Air travel demand is starting to rebound as the COVID-19 pandemic eases. American Airlines (NASDAQ:AAL) is implementing an aggressive recovery plan to tap into that demand.
On the surface, this plan might seem to be working. On Thursday, American reported stronger revenue results for the first quarter than its full-service airline peers Delta Air Lines (NYSE:DAL) and United Airlines (NASDAQ:UAL). However, this outperformance on revenue isn’t translating to better earnings or cash flow results — the things that really matter. This suggests that American Airlines’ cost structure remains uncompetitive.
American Airlines prioritizes revenue
In conjunction with American’s first-quarter earnings release, management noted that the carrier has reported much stronger passenger unit revenue than Delta and United for three straight quarters. Its total revenue has also been significantly higher. Last quarter, American Airlines generated $4 billion of revenue, compared to $3.6 billion for Delta (excluding its refinery) and $3.2 billion for United.
Furthermore, demand has improved dramatically since late February, with net bookings nearly equaling 2018-2019 levels for the past several weeks. American Airlines is rebuilding its schedule much faster than its peers in order to cater to this demand.
In fact, the carrier only plans to operate 20% to 25% less capacity this quarter than it offered in the second quarter of 2019. (It’s planning an even more aggressive schedule for the summer.) By contrast, Delta Air Lines expects to reduce capacity by 32% this quarter, compared to Q2 2019. United Airlines plans to take an even more conservative approach, with capacity down by about 45% from two years ago.
As a result, American expects to generate far more revenue than its peers this quarter, whereas the three big network carriers were fairly similar in size two years ago.
Q2 2019 Revenue
Projected Q2 2021 Revenue
Delta Air Lines
$5.6 billion to $6.2 billion
Profitability still lags
Despite its stronger revenue results, American Airlines has consistently posted bigger losses and higher cash burn than Delta and United over the past year.
This underperformance continued last quarter. American Airlines rang up a $3.5 billion adjusted pre-tax loss. On the same basis, United Airlines lost $3.1 billion and Delta Air Lines lost $2.9 billion. Meanwhile, American’s average daily cash burn of $18 million (excluding severance costs and debt principal payments) was roughly double the cash burn reported by its peers.
Looking ahead to the second quarter, American Airlines says it expects to record an adjusted pre-tax margin between -27% and -30%. Combined with its revenue guidance, this implies an adjusted pre-tax loss of right around $2 billion. That’s similar to United’s earnings outlook but substantially worse than Delta’s projected adjusted pre-tax loss of $1 billion to $1.5 billion.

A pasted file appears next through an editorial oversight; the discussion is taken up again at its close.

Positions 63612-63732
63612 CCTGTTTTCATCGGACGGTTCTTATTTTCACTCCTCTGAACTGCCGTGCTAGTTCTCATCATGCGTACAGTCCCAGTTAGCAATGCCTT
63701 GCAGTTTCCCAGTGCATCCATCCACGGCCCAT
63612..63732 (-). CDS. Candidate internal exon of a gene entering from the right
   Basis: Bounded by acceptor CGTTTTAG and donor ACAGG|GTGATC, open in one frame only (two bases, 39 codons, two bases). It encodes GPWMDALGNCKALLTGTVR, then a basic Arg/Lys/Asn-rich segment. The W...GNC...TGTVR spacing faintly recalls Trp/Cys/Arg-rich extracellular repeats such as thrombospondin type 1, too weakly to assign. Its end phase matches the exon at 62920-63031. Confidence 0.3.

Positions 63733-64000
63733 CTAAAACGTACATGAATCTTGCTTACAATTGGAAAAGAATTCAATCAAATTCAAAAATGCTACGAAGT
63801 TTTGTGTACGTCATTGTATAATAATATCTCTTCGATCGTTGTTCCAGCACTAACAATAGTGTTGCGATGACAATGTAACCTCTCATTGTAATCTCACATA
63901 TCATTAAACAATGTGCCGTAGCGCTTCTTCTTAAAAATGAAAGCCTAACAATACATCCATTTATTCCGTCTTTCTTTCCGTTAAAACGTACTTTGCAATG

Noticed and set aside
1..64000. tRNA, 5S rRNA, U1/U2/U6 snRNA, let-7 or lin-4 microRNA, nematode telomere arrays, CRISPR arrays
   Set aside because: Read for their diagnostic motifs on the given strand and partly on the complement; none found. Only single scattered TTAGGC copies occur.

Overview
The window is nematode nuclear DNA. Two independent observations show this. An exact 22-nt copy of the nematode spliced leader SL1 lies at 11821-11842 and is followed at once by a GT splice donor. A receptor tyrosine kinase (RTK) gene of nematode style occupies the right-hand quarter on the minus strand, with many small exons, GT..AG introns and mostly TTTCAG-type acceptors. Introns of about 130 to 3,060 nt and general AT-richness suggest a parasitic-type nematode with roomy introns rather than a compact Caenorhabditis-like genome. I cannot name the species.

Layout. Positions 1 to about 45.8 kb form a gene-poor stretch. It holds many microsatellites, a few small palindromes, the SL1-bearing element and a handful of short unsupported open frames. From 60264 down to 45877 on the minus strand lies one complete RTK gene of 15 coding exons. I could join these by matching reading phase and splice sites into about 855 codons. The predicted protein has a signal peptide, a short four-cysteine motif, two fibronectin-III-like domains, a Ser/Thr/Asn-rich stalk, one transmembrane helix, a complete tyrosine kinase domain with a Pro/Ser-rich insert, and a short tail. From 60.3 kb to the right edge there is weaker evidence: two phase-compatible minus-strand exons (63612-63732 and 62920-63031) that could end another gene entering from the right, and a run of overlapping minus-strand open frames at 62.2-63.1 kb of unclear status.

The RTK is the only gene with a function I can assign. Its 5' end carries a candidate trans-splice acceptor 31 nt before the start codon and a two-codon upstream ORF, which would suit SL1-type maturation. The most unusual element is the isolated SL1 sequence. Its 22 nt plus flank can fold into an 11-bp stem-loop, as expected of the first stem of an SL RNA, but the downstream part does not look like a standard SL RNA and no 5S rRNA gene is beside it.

Matching United’s pre-tax loss this quarter would not be much of an achievement. In 2019, American Airlines generated over 85% of its revenue in the U.S. and Latin America — the two regions where travel demand is recovering fastest. Just 71% of United’s revenue came from those regions. American ought to be outperforming its rivals on profitability thanks to its favorable geographic focus, but it isn’t doing so.
Costs still aren’t under control
American Airlines has implemented meaningful cost cuts over the past year. It has made big cuts to its management workforce, boosted employee productivity, and simplified its fleet (among other things). It is also adding seats to many of its narrow-body jets to reduce unit costs.
However, the competition isn’t standing still. Delta Air Lines and United Airlines have also identified billions of dollars of potential savings. Given that American has been generating higher unit revenue than its rivals due to its lower exposure to long-haul international routes, uncompetitive costs must be driving its persistent underperformance on earnings and cash flow.
Management appears to be either unable or unwilling to get costs in line with the company’s rivals. As long as that remains true, American Airlines stock is likely to remain a chronic underperformer.
This article represents the opinion of the writer, who may disagree with the “official” recommendation position of a Motley Fool premium advisory service. We’re motley! Questioning an investing thesis — even one of our own — helps us all think critically about investing and make decisions that help us become smarter, happier, and richer.
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